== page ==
The cost of the Johnson Street Bridge will be going up by $4.8 million if council approves a recommendation by staff.
A report from the director of engineering and public works, going to council on Thursday, outlines the additional funds are for increased costs due to schedule delays and additional legal costs for external legal advice and participation in mediation.
This increase would bring the budget for the bridge to $97.6 million. The original budget was estimated at $63 million.
Coun. Ben Isitt, said he will not be supporting the $4.8 million expense.
“I think the project has been subject to a lack of financial controls from the very outset, and I still don’t have enough certainty in what the end game looks like to be able to approve any additional allocation.”
Before he will consider approving the request, Isitt said questions still need to be answered regarding the seismic standard of the new bridge.
Mayor Lisa Helps said this request for more money is not a surprise.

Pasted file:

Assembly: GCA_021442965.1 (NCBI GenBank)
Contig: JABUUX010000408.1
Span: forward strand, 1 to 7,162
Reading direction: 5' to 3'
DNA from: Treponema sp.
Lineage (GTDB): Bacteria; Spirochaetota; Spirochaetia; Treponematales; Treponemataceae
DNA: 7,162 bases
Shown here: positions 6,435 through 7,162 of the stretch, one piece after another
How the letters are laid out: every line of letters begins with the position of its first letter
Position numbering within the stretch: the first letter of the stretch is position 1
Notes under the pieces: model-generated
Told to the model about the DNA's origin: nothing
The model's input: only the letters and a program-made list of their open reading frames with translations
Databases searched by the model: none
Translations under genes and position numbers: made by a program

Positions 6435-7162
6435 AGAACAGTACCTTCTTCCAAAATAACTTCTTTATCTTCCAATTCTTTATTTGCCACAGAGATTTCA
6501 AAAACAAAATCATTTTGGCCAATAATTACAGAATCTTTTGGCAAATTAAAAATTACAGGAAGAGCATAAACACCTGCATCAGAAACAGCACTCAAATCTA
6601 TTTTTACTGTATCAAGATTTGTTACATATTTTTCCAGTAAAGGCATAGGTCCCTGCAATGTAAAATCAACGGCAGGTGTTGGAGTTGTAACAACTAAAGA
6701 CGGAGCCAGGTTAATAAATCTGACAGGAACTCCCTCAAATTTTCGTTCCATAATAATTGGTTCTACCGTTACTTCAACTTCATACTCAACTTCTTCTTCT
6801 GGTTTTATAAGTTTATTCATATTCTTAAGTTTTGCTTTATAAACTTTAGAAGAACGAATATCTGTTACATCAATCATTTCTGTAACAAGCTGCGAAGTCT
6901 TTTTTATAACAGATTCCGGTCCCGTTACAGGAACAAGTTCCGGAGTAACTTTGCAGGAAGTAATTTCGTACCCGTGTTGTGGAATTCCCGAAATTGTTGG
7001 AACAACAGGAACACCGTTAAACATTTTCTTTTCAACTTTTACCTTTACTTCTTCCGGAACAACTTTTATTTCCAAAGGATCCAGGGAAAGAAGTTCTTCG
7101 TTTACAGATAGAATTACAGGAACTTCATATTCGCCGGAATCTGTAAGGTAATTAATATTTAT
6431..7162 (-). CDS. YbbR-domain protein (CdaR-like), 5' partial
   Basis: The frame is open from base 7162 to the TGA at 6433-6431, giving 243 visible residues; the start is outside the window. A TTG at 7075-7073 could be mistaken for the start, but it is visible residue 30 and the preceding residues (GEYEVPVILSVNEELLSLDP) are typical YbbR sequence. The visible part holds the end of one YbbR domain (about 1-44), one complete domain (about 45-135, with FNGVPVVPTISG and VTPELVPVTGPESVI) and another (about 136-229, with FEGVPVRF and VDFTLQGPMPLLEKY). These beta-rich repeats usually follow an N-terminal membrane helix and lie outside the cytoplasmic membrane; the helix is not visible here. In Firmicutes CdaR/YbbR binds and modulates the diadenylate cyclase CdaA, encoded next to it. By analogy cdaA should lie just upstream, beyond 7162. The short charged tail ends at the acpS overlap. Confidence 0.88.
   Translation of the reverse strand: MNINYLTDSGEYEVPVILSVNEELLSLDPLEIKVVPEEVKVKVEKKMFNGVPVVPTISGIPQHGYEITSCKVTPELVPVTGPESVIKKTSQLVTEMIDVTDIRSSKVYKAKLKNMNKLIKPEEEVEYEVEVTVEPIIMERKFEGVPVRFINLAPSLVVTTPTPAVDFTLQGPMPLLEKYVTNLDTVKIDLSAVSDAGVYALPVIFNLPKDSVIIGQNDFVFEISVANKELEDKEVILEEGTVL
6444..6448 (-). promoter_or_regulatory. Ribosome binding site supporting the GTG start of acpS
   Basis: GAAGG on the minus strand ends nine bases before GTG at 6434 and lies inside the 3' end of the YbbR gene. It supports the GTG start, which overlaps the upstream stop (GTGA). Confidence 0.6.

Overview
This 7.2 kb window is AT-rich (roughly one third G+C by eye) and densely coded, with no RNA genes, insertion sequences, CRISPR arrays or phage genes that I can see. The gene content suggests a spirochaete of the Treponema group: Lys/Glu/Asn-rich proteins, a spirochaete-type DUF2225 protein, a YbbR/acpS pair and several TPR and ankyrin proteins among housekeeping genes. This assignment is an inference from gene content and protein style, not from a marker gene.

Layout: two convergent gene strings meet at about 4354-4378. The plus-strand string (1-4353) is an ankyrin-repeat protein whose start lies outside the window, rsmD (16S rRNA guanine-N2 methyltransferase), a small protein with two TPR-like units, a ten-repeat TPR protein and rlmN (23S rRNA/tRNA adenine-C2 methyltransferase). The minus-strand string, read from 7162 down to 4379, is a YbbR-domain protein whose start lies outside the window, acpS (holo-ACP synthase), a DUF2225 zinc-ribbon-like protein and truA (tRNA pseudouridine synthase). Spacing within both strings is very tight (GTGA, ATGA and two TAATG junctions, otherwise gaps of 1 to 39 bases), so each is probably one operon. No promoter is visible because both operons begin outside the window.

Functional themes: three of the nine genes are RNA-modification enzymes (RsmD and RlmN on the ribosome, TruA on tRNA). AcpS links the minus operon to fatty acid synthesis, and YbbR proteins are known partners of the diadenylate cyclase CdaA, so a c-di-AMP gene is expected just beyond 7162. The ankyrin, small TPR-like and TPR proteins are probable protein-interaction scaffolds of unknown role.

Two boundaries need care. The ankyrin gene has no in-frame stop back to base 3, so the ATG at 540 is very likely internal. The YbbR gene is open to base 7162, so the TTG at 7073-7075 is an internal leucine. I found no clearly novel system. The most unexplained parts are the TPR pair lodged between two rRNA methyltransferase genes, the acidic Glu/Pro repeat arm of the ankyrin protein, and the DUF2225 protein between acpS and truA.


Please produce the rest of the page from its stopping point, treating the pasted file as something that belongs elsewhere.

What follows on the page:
“I voted against the budget originally, because I had a sense that the contingency budget was too small for such a large project at only 4 per cent.”
If approved, the total contingency would increase to 7.5 per cent.
Helps said she will be supporting the recommendation because she wants to keep the project moving forward.
“It’s unfortunate, but it’s not really optional. If we vote against it, then we put the project at a standstill, and the project was already at a standstill for 15 months, so I’m not willing to do that again,” she said. “I think it’s really important to keep this project limping along, moving forward.”
She added the costs could still go up beyond this $4.8 million increase, because it does not include any of the change orders or requests for more money from MMM or PCL.
“Some of the $4.8 million that we’re being asked for may be recovered through mediation, but there may be additional costs to the city as part of the mediation process. We don’t know yet.”
The $4.8 million includes $400,000 in mediation and legal costs, $1.87 million for the contingency fund and $2.5 million in costs due to the delay of the project.
Staff is giving council two options for reducing costs by eliminating the public art, budgeted at $250,000, or the E&N Train Station, budgeted at $204,000.
Helps said she is not willing to look into the elimination of the rail station.
“I think sustainable transportation is the future of this city, this Island, this region. So I’m not willing to entertain that.”
However, she is open to eliminating the public art.
“In the best case scenario, sure, a quarter of a million dollars on public art is a good idea. In a project that’s over budget and potentially climbing, I’m not so sure.”